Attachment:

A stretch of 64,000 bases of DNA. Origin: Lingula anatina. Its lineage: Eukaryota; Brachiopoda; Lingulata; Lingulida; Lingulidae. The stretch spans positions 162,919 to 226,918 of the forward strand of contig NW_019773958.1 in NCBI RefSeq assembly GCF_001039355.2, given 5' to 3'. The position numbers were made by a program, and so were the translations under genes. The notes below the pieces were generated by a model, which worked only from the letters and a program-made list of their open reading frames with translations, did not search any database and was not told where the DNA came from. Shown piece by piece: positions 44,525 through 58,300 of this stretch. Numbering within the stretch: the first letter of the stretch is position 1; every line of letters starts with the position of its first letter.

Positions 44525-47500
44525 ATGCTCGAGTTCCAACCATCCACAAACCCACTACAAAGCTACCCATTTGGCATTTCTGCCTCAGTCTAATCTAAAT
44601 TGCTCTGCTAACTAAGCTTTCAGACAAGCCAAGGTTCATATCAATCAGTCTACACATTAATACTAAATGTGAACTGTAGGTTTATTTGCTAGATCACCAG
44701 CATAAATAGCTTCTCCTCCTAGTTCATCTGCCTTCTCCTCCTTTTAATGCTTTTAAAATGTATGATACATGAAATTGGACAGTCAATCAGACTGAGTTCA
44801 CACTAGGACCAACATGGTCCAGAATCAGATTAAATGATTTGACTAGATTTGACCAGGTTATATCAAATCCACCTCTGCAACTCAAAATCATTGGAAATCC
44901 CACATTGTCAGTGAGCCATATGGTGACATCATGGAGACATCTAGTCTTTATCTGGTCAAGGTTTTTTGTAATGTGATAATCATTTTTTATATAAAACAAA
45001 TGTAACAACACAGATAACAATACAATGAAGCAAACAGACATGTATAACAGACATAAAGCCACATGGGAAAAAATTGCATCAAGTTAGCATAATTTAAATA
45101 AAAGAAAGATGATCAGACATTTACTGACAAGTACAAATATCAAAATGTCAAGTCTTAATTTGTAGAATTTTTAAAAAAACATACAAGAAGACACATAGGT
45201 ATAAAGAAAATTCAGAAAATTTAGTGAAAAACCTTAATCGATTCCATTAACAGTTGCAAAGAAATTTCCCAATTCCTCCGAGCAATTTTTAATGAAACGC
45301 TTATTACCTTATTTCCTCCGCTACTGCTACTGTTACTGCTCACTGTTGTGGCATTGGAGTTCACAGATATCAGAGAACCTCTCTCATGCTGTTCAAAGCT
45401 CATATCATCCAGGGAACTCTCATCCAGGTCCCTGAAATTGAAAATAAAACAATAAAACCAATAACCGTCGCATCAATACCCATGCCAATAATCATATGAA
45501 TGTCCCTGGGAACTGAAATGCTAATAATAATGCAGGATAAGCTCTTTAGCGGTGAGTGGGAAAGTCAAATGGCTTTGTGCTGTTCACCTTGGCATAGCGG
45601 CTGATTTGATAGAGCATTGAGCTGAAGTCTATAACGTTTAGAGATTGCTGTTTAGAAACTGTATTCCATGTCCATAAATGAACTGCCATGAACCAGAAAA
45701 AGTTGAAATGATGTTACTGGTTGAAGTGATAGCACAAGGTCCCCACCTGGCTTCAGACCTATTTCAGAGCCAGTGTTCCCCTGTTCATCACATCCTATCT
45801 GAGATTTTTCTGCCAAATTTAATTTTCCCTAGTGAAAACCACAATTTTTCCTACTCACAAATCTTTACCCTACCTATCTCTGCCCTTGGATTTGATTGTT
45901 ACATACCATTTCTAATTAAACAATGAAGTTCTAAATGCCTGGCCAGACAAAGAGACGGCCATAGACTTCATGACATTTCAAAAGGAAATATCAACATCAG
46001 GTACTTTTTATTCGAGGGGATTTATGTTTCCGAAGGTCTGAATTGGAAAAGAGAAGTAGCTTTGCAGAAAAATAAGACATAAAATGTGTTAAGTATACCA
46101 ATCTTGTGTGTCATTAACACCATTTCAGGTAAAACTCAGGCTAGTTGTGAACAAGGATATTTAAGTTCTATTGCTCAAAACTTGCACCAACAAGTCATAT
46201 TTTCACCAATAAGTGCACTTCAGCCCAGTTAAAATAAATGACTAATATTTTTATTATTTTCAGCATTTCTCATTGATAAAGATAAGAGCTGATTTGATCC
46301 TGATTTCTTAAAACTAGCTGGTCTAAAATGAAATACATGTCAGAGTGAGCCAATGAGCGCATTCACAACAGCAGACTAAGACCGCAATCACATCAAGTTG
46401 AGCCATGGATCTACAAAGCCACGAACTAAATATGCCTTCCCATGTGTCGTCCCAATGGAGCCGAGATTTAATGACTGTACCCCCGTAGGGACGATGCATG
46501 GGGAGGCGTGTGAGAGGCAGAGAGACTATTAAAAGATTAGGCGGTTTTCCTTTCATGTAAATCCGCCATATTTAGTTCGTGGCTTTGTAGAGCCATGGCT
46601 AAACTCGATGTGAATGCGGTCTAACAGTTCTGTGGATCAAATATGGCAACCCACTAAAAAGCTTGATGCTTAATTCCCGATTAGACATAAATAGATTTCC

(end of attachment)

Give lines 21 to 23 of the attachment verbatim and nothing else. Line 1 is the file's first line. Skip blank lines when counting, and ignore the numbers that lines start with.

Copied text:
46301 TGATTTCTTAAAACTAGCTGGTCTAAAATGAAATACATGTCAGAGTGAGCCAATGAGCGCATTCACAACAGCAGACTAAGACCGCAATCACATCAAGTTG
46401 AGCCATGGATCTACAAAGCCACGAACTAAATATGCCTTCCCATGTGTCGTCCCAATGGAGCCGAGATTTAATGACTGTACCCCCGTAGGGACGATGCATG
46501 GGGAGGCGTGTGAGAGGCAGAGAGACTATTAAAAGATTAGGCGGTTTTCCTTTCATGTAAATCCGCCATATTTAGTTCGTGGCTTTGTAGAGCCATGGCT